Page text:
Webster's dictionary defines "hard stuff" as any challenge or difficulty in our life that makes us question God. Okay, I joke, I joke. Webster's didn't say that, but I did. I may only be 26 but I have experienced a few storms that have made me question God and ask why. Why is this happening to me? What are you trying to teach me? Why me? Why doesn't God make it stop?
You may have asked yourself similar questions, and also like me you may have not made the most of the pain in your life. Make the most of it? Whoa, Katy, back that horse up. Make the most of pain? Strife? Discomforts? Someone's death? Losing a job? Working with a challenging co-worker? Divorce? Miscarriage? Feeling desperate? How are we to make the most of something like this?
I've been toying with some of these questions during the past two years as I've dealt with various challenges; most of these challenges associated in some way with my new career as an Ag teacher. There were brief moments of feeling desperate, not knowing how to deal with the situation, and definitely not understanding why I had been selected for this. What I failed to recognize through most of this though is that even in the most painful and challenging moments of my life God is still good and I can trust Him. It's not that I didn't know this truth, but I failed to let this truth permeate my perspective of each situation.
In Romans 8:31-32 God says, "What shall we say about such wondeful things as these? If God is for us, who can ever be against us? Since he did not spare even his own Son but gave him up for us all, won't he also give us everything else?" Think about this-God didn't just lay down the life of His son and then expect us to deal with everything else on our own. No! As Paul states, won't He give us everything else too? Through every challenge we must be confident that God is still good and we can trust Him. The one man who was perfect and blameless still suffered and died (Jesus). If Jesus expected to suffer, we too can expect this. But...the big but...there is a purpose in our suffering. We may not always know what it is or why it is happening to us but we can be confident that God does. God is good and we can trust that He knows the purpose for every bit of suffering and strife in our lives. This is the eternal perspective that we must approach all things.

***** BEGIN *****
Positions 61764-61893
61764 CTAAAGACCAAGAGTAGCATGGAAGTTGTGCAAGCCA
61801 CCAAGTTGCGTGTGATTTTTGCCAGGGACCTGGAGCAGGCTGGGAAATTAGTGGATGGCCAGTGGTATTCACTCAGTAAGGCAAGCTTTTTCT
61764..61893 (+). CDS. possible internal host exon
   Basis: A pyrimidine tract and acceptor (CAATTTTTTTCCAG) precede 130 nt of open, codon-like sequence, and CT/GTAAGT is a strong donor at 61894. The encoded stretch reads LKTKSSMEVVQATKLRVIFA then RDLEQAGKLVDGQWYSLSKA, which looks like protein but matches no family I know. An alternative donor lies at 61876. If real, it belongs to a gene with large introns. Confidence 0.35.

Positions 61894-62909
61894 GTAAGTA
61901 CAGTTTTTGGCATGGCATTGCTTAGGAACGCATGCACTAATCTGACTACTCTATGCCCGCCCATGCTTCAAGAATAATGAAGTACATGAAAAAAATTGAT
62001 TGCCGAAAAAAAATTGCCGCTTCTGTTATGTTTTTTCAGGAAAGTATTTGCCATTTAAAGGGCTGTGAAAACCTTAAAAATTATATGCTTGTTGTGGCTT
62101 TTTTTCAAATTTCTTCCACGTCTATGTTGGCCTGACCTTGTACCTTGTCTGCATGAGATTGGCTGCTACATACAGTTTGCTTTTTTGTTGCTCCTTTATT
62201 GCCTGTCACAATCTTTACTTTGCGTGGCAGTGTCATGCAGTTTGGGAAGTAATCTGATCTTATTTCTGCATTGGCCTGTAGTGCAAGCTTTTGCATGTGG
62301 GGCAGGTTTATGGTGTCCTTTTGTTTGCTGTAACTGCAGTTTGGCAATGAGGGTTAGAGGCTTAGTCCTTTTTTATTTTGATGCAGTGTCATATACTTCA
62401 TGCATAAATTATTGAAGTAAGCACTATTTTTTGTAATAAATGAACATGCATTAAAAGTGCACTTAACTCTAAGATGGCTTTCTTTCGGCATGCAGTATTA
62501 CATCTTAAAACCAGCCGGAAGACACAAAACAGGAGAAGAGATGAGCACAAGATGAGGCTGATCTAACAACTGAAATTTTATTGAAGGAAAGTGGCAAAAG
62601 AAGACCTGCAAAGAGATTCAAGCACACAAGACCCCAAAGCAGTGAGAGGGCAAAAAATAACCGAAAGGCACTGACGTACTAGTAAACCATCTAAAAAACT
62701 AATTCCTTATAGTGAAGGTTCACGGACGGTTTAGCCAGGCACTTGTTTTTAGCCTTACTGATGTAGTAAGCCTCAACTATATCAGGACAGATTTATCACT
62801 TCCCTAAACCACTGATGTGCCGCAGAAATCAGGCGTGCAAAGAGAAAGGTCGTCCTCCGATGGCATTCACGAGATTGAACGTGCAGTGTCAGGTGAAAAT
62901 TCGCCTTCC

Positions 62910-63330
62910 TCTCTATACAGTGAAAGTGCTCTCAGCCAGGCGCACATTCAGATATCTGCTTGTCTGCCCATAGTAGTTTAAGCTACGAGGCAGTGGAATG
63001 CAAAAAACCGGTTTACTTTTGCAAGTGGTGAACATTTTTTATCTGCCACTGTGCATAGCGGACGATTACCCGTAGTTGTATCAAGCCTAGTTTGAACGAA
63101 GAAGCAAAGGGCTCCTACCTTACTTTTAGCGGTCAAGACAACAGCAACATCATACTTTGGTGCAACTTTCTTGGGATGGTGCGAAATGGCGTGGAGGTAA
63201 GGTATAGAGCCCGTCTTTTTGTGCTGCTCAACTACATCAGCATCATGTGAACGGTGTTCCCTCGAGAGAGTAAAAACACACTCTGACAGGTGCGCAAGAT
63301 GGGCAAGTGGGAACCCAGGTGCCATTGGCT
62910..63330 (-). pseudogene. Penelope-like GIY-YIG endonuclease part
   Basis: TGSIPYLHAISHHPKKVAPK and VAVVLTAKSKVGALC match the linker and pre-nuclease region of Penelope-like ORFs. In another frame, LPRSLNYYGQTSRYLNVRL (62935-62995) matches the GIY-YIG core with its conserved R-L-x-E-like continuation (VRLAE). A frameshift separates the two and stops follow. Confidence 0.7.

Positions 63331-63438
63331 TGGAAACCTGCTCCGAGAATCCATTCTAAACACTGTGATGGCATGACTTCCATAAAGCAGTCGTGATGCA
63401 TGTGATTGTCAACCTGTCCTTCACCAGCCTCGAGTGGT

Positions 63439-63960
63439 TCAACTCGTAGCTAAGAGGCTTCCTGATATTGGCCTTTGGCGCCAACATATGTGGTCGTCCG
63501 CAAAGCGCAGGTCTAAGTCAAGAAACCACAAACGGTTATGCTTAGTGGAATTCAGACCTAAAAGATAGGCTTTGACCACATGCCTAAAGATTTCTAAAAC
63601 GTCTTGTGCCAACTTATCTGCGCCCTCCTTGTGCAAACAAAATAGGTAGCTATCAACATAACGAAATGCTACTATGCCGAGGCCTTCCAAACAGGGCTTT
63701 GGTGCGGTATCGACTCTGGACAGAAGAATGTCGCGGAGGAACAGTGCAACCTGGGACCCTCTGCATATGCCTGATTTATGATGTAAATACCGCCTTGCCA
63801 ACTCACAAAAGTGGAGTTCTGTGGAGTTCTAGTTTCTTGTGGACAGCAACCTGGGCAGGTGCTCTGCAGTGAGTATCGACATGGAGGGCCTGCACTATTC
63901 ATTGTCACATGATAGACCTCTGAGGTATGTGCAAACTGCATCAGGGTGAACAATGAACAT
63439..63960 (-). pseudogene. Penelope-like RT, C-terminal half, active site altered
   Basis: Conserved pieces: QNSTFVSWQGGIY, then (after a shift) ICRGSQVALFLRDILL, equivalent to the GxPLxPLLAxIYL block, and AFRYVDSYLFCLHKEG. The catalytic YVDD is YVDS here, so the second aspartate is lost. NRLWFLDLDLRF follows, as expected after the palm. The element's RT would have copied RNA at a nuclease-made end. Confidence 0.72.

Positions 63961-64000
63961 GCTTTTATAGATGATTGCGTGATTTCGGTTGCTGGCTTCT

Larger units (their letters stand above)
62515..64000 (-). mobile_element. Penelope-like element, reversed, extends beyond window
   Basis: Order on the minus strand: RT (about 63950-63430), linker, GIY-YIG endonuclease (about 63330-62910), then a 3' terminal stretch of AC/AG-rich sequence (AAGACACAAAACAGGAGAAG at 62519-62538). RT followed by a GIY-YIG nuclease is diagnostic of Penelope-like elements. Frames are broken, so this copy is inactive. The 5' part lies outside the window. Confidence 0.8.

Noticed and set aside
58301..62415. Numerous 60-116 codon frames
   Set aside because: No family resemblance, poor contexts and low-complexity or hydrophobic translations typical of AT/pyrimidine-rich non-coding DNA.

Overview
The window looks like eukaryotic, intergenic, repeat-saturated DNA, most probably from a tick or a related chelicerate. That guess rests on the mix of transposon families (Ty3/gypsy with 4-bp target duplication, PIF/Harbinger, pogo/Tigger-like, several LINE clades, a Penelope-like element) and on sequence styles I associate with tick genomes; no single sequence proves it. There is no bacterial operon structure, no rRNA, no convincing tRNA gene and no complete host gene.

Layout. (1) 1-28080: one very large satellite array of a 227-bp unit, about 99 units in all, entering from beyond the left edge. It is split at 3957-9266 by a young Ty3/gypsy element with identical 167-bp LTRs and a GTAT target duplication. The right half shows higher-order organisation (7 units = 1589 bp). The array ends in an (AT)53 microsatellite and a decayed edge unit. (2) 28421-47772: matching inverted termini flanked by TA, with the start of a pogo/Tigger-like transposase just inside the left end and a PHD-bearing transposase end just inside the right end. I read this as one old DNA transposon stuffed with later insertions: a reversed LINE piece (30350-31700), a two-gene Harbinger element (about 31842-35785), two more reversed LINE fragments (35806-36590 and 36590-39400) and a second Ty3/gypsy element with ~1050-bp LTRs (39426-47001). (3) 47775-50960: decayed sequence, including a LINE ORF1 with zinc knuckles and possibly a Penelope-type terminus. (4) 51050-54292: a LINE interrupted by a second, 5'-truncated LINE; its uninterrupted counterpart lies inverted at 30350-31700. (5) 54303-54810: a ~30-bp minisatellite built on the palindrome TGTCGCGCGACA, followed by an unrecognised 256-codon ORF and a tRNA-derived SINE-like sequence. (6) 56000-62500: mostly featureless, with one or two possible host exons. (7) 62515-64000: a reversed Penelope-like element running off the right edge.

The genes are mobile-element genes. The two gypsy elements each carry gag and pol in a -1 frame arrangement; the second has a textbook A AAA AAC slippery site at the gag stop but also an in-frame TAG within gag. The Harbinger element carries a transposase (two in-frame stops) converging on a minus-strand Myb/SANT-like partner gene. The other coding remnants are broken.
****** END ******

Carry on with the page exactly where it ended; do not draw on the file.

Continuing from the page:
So, why am I talking about this today? Partly because this message struck a still-sensitive chord in my heart after two years of a specific challenge. Partly because I am still learning to make the most of pain and struggles in my life. And partly because I have been an observer of the grief of two of my good friends. I met Jake and Rebecca Mutz while living in Florida for graduate school. They now live in a suburb of Denver and last year they lost their daughter, Molly Ann, shortly after giving birth to her. Rebecca's pregnancy seemed perfect--full term, enjoyable. Even her labor and delivery went off without a hitch. But after rushing Molly to the NICU they found out that half of her brain had been affected by brain damage. The doctors told them they would need to make Molly comfortable until she passed away. Jake and Rebecca waited nine months to hold their precious daughter in their hands to spend the rest of their lives investing in hers. And then they were only able to spend roughly a week with her, making her comfortable, until she could go home to Jesus. Why? Why the Mutz's? Why Molly? Why this way? It just doesn't make sense. Jake and Rebecca still don't know the purpose of this, but they do have hope. Hope based on knowing that God is good and they can still trust Him.
I know it doesn't make it easier in the middle of your grief for someone to say that grief is good and can still have a purpose in our lives. Even if you believe in Jesus it's not easy to hear this. Sometimes having someone try to encourage you can be frustrating and angering. I pray that you have this confidence in God, that even in the midst of the most miserable circumstances in your life, that God is good and you can trust Him. I pray that your perspective is one permeated by God's truth and God's promises. Even in your suffering, we must trust that God is good and we can trust Hhim. We may not know the purpose of our suffering, or we may not even like the purpose, but we can know without a doubt that God is good and we can trust Him.
God bless you this day as you deal with the hard stuff.
If you would like to know or read more about Jake and Rebecca, check out Rebecca's blog: http://rebeccacooks.blogspot.com/. Rebecca just co-authored a book with her mom recounting her journey through this experience. Also, some info for this blog was taken from my notes on Jim Burgen's May 2 sermon at Flatirons Community Church.